Joseph Hardtmuth (13 February 1758, Asparn an der Zaya – 23 May 1816, Vienna) was a successful Austrian architect, inventor and entrepreneur. Inventions In 1789, he invented a new kind of earthenware with a lead-free glaze for the tableware production, the so-called Vienna ware. In 1810, he invented an artificial pumice and years later, a version of stoneware which was used to make mortars, funnels and other utensils. A flexible, unbreakable blackboard was also produced. In 1792, Hardtmuth established a pencil factory in Vienna after he succeeded in creating an artificial graphite pencil by mixing powdered graphite with clay. Until that time, whole pieces, cut from graphite, were glued in between wood and were imported from England. With the new method, graphite of inferior quality could be used in pencil manufacturing, lowering the price and making the product more accessible for the masses. His company Koh-i-Noor Hardtmuth still exists. References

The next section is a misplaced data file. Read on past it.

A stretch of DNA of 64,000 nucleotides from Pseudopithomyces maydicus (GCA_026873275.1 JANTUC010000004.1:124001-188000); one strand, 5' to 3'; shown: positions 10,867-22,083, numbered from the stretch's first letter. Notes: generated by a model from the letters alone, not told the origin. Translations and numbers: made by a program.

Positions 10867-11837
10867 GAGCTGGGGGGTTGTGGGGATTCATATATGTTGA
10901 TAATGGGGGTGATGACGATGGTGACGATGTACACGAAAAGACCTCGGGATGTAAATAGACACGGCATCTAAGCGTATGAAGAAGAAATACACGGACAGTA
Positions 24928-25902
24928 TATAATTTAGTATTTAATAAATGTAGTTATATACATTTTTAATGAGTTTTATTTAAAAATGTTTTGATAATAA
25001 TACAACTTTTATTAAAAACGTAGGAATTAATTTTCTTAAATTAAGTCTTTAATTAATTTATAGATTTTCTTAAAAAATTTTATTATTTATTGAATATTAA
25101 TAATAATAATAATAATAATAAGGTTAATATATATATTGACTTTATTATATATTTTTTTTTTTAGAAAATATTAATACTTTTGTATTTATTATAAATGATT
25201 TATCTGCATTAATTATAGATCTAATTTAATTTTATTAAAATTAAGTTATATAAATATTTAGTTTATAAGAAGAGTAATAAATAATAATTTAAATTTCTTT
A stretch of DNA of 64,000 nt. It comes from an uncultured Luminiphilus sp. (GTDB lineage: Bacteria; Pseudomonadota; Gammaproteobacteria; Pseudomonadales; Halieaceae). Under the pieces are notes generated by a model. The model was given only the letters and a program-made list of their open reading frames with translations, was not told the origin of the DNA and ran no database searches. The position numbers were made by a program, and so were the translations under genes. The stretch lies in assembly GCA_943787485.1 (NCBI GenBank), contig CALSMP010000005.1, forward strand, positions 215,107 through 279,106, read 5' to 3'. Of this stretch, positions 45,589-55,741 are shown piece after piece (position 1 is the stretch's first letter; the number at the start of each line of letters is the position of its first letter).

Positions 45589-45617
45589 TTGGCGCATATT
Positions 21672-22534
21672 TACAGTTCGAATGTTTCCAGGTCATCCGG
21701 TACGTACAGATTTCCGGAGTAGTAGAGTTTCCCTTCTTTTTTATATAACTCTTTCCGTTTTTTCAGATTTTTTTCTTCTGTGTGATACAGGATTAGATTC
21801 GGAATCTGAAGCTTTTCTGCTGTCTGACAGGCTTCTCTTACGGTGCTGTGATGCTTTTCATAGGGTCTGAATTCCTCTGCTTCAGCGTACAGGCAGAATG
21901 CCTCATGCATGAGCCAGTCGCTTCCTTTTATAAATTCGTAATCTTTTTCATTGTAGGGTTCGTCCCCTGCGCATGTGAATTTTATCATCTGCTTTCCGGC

Petroski, Henry (1990). The Pencil: a history of design and circumstance. Random House. pp. 385–407. ISBN 0-394-57422-2.
The Koh-i-noor website – current website for the company THE KOH-I-NOOR HARDTMUTH story, a tradition of innovation - ChartPak's write up
WorldCat Identities VIAF: 62348049 LCCN: n93028027 ISNI: 0000 0000 5539 4204 GND: 11894777X BNF: cb123037834 (data)
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